World Library  
Flag as Inappropriate
Email this Article

Bead (woodworking)

Article Id: WHEBN0007404011
Reproduction Date:

Title: Bead (woodworking)  
Author: World Heritage Encyclopedia
Language: English
Subject: Woodworking, Glossary of woodworking, Wood veneer, Wood, Rift sawing
Collection: Woodworking
Publisher: World Heritage Encyclopedia
Publication
Date:
 

Bead (woodworking)

The rounded bead here was made with a scratch stock rather than the more common beading plane or router bit.

A bead is a woodworking decorative treatment applied to various elements of wooden furniture, boxes and other items.

A bead is typically a rounded shape cut into a square edge to soften the edge and provide some protection against splitting. Beads can be simple round shapes, or more complex patterns.

A bead may be created with an electric router, a special moulding handplane[1] or a scratch stock.[2] Beads are usually cut directly into the edge of the item to which the bead is being applied. However, beads applied across the grain are usually cut into a separate piece which is then fixed in position.

A bead is also an important design element in wood turning, a ring-shape or convex curve incised into a piece by the use of a chisel or skew.[3]

References

  1. ^ [4] Dunbar, Michael "Wood moulding planes," American Woodworker, Jan-Feb 1990, pages 30-31. ISBN 1-56158-784-2/ Retrieved January 20, 2012
  2. ^ [5]"Traditional projects (New best of Fine Woodworking)," Taunton Press, 2005, page 128. ISBN 978-1561587841. Retrieved January 20, 2012
  3. ^ [6] Blandford, Percy W., "The woodworker's bible: A complete guide to woodworking,"2007, Popular Woodworking Books. Originally published by Tab Books, 1976. page 247. ISBN 978-1-55870-826-6. Retrieved January 20, 2012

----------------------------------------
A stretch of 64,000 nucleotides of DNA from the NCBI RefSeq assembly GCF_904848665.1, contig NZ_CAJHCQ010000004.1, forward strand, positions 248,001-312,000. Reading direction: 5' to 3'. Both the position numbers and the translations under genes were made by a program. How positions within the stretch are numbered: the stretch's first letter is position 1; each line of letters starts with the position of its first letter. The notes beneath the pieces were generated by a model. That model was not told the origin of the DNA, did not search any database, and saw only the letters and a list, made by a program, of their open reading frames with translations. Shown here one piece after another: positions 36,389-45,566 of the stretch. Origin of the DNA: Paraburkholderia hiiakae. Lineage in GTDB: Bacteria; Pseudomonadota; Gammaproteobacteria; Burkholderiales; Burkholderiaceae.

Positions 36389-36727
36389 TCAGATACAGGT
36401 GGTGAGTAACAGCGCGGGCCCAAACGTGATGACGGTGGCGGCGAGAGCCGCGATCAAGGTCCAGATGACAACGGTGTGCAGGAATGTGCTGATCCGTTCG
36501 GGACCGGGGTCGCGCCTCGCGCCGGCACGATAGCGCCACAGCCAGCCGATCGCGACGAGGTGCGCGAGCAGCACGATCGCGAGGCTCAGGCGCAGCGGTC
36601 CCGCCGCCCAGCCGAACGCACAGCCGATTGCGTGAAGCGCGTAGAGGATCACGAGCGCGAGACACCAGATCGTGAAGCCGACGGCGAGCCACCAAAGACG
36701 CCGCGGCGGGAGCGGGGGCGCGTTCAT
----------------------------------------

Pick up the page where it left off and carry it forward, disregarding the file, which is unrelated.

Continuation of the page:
This article was sourced from Creative Commons Attribution-ShareAlike License; additional terms may apply. World Heritage Encyclopedia content is assembled from numerous content providers, Open Access Publishing, and in compliance with The Fair Access to Science and Technology Research Act (FASTR), Wikimedia Foundation, Inc., Public Library of Science, The Encyclopedia of Life, Open Book Publishers (OBP), PubMed, U.S. National Library of Medicine, National Center for Biotechnology Information, U.S. National Library of Medicine, National Institutes of Health (NIH), U.S. Department of Health & Human Services, and USA.gov, which sources content from all federal, state, local, tribal, and territorial government publication portals (.gov, .mil, .edu). Funding for USA.gov and content contributors is made possible from the U.S. Congress, E-Government Act of 2002.
 
Crowd sourced content that is contributed to World Heritage Encyclopedia is peer reviewed and edited by our editorial staff to ensure quality scholarly research articles.
 
By using this site, you agree to the Terms of Use and Privacy Policy. World Heritage Encyclopedia™ is a registered trademark of the World Public Library Association, a non-profit organization.
 



Copyright © World Library Foundation. All rights reserved. eBooks from World eBook Library are sponsored by the World Library Foundation,
a 501c(4) Member's Support Non-Profit Organization, and is NOT affiliated with any governmental agency or department.